By Jordan Spencer Cunningham on May 17, 2013
To the Girl with the Kaleidoscope Eyes,
The events of this last fortnight have been very difficult to bear. We are losing. Hopes and morale are low.
I’m sure that news has reached the old town by now, so you’re bound to know; the government can’t help but use this as an opportunity to pacify those who don’t think so much and frighten those who think enough for two. What you won’t know are the noble details. Flo Gotsam, the old blacksmith, joined the resistance a while back. You knew that, didn’t you? He’s always been a firm supporter of true liberty– none of this pseudoliberty that is being thrown around like a good idea in an advertising office. He served the resistance and the people as one of our finest message interceptors and decryptors. Well, he was captured a couple of weeks ago. We’re still thoroughly at a loss of how they found him out as he is more elusive than most of us, and he is known for covering our tracks so well that some of us didn’t know about some of our own main operations until he told us specifically.
We were unsure of what exactly had happened to him except that we were certain he had been found out; we had to move our headquarters to another location just in case (I’m sorry I took so long to write you; moving typewriters and telegraphs during unearthly hours of the night and trying not to be found out during the day has occupied most of my time since Flo went missing).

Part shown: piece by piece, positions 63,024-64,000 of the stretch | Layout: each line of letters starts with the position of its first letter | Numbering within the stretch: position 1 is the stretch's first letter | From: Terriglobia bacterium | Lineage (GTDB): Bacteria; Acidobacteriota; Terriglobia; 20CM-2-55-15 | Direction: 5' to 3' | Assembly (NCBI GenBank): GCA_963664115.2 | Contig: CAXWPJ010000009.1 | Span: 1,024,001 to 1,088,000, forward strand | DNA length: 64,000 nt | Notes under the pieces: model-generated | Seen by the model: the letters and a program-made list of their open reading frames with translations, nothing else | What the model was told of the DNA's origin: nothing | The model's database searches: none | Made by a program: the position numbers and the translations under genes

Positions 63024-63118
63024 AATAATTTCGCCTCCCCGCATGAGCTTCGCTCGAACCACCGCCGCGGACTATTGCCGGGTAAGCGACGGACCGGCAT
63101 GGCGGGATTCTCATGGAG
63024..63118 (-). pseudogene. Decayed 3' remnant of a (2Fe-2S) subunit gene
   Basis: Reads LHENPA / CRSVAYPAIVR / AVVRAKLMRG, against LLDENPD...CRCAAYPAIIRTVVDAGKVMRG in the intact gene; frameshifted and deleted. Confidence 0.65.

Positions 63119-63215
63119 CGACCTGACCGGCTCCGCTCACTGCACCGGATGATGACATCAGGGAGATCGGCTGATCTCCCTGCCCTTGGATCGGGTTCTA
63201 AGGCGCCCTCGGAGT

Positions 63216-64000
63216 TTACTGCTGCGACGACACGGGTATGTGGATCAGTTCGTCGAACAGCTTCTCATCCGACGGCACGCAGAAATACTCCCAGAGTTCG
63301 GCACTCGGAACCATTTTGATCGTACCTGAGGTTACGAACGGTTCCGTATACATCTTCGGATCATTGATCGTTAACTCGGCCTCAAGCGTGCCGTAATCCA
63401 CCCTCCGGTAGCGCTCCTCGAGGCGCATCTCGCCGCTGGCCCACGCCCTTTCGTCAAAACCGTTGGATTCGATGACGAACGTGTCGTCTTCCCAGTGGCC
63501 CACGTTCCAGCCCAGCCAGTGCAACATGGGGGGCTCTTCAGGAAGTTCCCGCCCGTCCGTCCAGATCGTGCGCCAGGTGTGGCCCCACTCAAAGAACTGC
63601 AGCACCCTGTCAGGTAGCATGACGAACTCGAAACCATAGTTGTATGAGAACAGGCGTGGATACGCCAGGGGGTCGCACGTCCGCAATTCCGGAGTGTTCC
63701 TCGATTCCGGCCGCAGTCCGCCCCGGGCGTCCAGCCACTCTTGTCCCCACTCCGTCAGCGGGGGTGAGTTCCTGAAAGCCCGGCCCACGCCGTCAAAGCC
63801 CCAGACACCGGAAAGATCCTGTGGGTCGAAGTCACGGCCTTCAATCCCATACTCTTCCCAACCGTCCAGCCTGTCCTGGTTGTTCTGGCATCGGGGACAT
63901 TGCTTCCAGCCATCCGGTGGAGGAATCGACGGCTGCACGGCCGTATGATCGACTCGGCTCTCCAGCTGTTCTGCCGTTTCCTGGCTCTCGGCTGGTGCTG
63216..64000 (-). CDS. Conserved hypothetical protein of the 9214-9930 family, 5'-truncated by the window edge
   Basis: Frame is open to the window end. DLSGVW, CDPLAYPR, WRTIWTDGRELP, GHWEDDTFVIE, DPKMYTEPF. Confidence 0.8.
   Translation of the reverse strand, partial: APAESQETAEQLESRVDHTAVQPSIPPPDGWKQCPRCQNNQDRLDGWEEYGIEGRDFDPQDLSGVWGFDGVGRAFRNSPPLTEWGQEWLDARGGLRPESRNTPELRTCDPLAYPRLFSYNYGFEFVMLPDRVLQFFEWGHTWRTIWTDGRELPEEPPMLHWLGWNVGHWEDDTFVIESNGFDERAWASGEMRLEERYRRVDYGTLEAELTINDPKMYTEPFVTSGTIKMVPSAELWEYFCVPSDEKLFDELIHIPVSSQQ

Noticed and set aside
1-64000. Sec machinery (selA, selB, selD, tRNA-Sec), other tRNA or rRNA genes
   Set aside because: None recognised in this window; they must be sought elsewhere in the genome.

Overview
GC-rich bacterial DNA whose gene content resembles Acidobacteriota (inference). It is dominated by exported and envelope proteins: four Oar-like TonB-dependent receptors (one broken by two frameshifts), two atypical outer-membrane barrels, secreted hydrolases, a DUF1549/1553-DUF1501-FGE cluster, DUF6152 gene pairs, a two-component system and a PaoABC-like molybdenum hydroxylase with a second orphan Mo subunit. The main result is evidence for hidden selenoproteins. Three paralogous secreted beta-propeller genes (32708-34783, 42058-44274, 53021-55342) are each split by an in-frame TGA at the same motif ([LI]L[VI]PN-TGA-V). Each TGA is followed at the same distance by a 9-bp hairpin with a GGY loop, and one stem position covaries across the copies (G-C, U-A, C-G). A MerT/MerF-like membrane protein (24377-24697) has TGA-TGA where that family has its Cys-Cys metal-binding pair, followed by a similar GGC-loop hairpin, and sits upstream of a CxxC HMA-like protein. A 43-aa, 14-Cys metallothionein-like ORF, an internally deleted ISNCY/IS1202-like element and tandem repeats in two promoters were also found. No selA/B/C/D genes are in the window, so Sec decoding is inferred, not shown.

It was announced last week in the Southshire Gazette that the “Rebellion’s First Traitor Caught and to be Publicly Executed Friday”. We knew it was Flo. He looked awful, but he still had the light in his eyes. Even they couldn’t take that away from him. Even now the image haunts me.
Some of us decided that we would be there for Flo, in his last moments. We daren’t try a rescue; we didn’t have enough manpower to pull it off, anyway. There was quite a crowd assembled in Southshire Square, and all to see a rebel to “liberty” meet his just desserts. We interspersed ourselves throughout the crowd so as to avoid detection, and we waited. Stolid-looking men with an air of authority stood in the center of the town square to give eloquent speeches of how our country has weathered several centuries of traitors like Flo who would sell their liberty for money or power. They riled up the crowd so much that I’m surprised they didn’t mob and kill Flo when he entered the square.
When the propaganda-spreaders had done their work, a hush came over the crowd; everyone was watching and waiting for Flo to come forth for his execution. A creaky door opened in an old three-story stone building situated near where the firing squad was set up (which was up on a platform so that all in the square could distinctly see). He was ragged, and he was in chains; manacles embraced his wrists behind his back, his ankles so that he couldn’t run, and his neck. One could feel the glare of the crowd upon him, and all was silent except for the click-ey-clink of his chains as he trudged toward his death